New theories of guilt on appeal in Virginia criminal cases.

Author:Garrett, Aaron C.

TABLE OF CONTENTS INTRODUCTION I. BOLDEN V. COMMONWEALTH II. NEW THEORIES OF INNOCENCE A. Appellate Procedural Rules B. Virginia Case Law C. Commonwealth v. Hudson D. Comparison Between New Theories of Innocence and Guilt III. NEW THEORIES OF GUILT A. New Arguments on Appeal in Civil Cases B. Criminal Cases C. "Right for the Wrong Reason" IV. THE ADVERSARIAL SYSTEM OF JUSTICE A. Case Law B. Risks of Allowing New Theories of Guilt on Appeal C. Theories of Guilt as a Matter of Law CONCLUSION INTRODUCTION

In the 2003 case of Commonwealth v. Hudson, (1) the Supreme Court of Virginia ruled that a criminal defendant must maintain the same interpretation of the facts on appeal as she argued at trial. (2) The supreme court held that although the facts may be subject to more than one interpretation, a criminal defendant must argue on appeal a "theory of innocence" consistent with that argued below. (3) At his trial for the murder of his wife, Louis Scott Hudson argued that his wife committed suicide. (4) The jury rejected his interpretation of the facts and convicted him of second degree murder. (5) In front of the Court of Appeals of Virginia, Hudson argued that the facts could be interpreted to show that he might have accidentally killed his wife, or that she may have accidentally or intentionally killed herself. (6) The court of appeals ruled that the Commonwealth failed to disprove those additional theories of innocence and overturned Hudson's conviction. (7) The Virginia Supreme Court subsequently reinstated Hudson's conviction on the grounds that the court of appeals erroneously considered a theory of innocence not presented at Hudson's trial,s In accordance with Virginia Supreme Court Rule 5:25, which prohibits appellate courts from entertaining matters raised for the first time on appeal, (9) the court summarily dismissed Hudson's new theory. (10)

The full implications of the seemingly innocuous rejection of a criminal defendant's new "theory of innocence" have not been explored by the Virginia appellate system. (11) Quixotically, the Hudson decision, which on its face seems to be staunchly antidefendant, could actually have far-reaching benefits for criminal defendants in the Old Dominion. This Note argues that if criminal defendants are prohibited by Hudson and the Virginia Supreme Court's rules from presenting new theories of innocence on appeal, the Commonwealth should likewise be prohibited from presenting new theories of guilt or otherwise arguing the facts in a different way than presented at the trial in which the defendant was convicted.

Part I discusses a recent case in which the Virginia Supreme Court permitted the Commonwealth to argue a new theory of guilt on appeal. Part II addresses the treatment the Virginia appellate system gives to theories of innocence proposed for the first time on appeal by criminal defendants. Part III examines Virginia case law and suggests that the Commonwealth should be prohibited from raising new theories of guilt on appeal by analogizing the treatment given to new factual theories presented on appeal both by criminal defendants and in civil cases. Part IV balances the potential risks and benefits of prohibiting new theories of guilt on appeal in criminal cases. This Note concludes that the equity and integrity of Virginia's criminal justice system would be significantly enhanced by the requirement that the theory of guilt articulated by the prosecution at trial must be the solitary interpretation of the facts argued by the Commonwealth when a defendant appeals a conviction. To conclude otherwise is antagonistic to the adversarial system of justice that underlies the entire American legal system.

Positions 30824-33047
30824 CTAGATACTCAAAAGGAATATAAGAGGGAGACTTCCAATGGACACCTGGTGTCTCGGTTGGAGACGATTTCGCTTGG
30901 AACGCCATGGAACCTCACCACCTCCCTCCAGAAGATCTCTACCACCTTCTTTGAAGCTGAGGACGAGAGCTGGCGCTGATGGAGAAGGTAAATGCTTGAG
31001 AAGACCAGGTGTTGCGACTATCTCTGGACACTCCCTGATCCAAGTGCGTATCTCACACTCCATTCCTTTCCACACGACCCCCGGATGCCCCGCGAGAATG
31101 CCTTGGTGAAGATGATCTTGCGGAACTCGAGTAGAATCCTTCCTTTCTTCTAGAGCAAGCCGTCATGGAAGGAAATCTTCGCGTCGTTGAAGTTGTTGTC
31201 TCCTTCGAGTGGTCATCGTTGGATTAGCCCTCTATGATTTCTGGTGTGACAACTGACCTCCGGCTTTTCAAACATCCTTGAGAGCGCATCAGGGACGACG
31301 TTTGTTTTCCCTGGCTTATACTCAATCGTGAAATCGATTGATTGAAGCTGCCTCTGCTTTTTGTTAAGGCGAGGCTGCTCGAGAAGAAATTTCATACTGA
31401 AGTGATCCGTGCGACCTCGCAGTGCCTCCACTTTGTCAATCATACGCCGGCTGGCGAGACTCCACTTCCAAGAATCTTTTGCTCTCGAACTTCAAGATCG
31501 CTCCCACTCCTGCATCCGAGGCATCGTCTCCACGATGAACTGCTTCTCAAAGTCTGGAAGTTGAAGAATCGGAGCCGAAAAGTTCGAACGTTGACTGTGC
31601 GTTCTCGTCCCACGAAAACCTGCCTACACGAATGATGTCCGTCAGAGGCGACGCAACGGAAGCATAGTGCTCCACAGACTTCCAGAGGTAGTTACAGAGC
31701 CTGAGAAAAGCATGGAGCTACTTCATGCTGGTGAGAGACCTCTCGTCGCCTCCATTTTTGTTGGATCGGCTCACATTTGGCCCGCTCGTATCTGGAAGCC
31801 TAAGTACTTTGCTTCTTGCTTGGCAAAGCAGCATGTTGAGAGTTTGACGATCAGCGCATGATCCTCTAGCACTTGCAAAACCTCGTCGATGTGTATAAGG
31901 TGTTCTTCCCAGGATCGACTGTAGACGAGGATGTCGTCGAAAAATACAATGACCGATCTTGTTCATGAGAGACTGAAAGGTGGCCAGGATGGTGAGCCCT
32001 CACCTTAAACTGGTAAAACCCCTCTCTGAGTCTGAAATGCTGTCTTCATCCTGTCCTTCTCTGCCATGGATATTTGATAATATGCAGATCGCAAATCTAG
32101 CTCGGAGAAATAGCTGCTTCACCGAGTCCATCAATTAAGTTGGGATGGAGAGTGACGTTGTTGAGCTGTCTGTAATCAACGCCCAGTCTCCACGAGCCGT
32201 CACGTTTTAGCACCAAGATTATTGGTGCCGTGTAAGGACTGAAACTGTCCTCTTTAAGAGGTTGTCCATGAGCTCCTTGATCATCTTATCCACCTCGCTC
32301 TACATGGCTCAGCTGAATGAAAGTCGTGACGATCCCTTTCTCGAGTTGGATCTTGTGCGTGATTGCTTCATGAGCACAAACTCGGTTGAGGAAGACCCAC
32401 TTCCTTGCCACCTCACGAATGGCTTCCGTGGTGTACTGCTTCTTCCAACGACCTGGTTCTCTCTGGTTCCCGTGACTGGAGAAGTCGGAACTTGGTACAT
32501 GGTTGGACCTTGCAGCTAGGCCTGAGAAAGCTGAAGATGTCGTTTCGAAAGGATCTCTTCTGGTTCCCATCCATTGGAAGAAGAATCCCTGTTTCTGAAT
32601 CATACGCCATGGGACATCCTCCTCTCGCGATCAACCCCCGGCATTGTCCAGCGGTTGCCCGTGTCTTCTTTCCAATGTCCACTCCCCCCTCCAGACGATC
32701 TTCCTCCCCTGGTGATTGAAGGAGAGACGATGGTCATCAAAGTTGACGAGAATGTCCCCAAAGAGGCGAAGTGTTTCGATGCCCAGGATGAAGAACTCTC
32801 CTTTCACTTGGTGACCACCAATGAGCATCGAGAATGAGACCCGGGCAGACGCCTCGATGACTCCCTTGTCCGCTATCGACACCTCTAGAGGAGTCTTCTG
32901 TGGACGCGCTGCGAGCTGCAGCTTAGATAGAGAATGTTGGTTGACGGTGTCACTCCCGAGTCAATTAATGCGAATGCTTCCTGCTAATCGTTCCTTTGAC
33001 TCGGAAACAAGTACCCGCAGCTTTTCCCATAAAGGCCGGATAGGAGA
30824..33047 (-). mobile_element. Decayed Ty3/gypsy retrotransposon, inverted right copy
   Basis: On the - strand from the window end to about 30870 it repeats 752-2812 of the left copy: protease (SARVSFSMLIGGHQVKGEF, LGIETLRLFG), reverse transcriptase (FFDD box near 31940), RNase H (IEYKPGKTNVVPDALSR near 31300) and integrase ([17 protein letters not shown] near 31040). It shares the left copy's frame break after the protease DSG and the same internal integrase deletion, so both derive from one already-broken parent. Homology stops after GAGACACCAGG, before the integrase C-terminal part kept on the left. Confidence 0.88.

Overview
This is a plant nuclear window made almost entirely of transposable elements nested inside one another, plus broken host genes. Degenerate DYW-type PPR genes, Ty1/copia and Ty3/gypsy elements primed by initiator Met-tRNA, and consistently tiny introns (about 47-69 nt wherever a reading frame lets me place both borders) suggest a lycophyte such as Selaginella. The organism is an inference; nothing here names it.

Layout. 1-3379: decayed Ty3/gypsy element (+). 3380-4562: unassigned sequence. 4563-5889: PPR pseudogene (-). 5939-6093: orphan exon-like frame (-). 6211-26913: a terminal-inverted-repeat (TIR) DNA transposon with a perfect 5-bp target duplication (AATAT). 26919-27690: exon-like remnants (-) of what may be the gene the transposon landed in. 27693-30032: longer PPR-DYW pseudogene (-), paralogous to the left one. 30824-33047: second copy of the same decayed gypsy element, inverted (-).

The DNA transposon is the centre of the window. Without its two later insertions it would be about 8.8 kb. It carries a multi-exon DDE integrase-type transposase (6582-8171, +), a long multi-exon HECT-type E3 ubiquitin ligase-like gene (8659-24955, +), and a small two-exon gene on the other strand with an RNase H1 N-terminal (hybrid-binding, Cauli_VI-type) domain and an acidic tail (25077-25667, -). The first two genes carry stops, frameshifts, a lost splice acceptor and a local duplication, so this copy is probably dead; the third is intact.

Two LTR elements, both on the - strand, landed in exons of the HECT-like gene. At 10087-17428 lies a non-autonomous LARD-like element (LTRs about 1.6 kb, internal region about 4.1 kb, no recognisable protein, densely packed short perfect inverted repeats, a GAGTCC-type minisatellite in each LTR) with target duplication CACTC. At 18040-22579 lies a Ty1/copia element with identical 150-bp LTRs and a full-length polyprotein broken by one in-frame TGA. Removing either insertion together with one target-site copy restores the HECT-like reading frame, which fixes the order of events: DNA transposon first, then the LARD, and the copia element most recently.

On October 19, 2005, the Circuit Court for the City of Hampton convicted Baraka S. Bolden of possession of a firearm while in possession of cocaine with the intent to distribute, possession of a firearm after being declared a felon, and possession of a concealed weapon. (13) The trial court sentenced Bolden to a total of ten years in prison. (14) Bolden appealed to the Court of Appeals, which affirmed his conviction. (15) He then appealed to the Supreme Court of Virginia, which granted him a writ of certiorari. (16)

    The facts of the case were never in significant dispute. Bolden was sitting in the driver's seat of a vehicle parked in a hotel parking lot early in the morning on February 10, 2005. (17) Another person sat in the passenger's A police officer pulled into the parking lot during a routine check of the premises. (19) The vehicle in which Bolden was sitting was parked "cockeyed" across several parking spots, attracting the police officer's attention. (20) Bolden stepped out of the vehicle as the police officer approached. (21) When Bolden got out of the vehicle, he dropped a one-inch square plastic baggie and some rolling papers. (22) The police officer looked at the bag and "concluded it likely contained cocaine." (23) The officer then arrested Bolden and searched his person, finding nearly six hundred dollars in cash, a cell phone, and several bags of marijuana. (24) A search of the vehicle revealed a backpack containing more marijuana, a digital scale, and more plastic baggies. (25) The officer found a second digital scale on the car's floorboard. (26) Underneath the driver's seat armrest, which was down, the officer found a handgun wrapped inside of a plastic grocery bag. (27) Bolden was either "right beside ... or ... sitting on [the handgun]." (28) The weapon inside the bag was 'hidden from common observation." (29)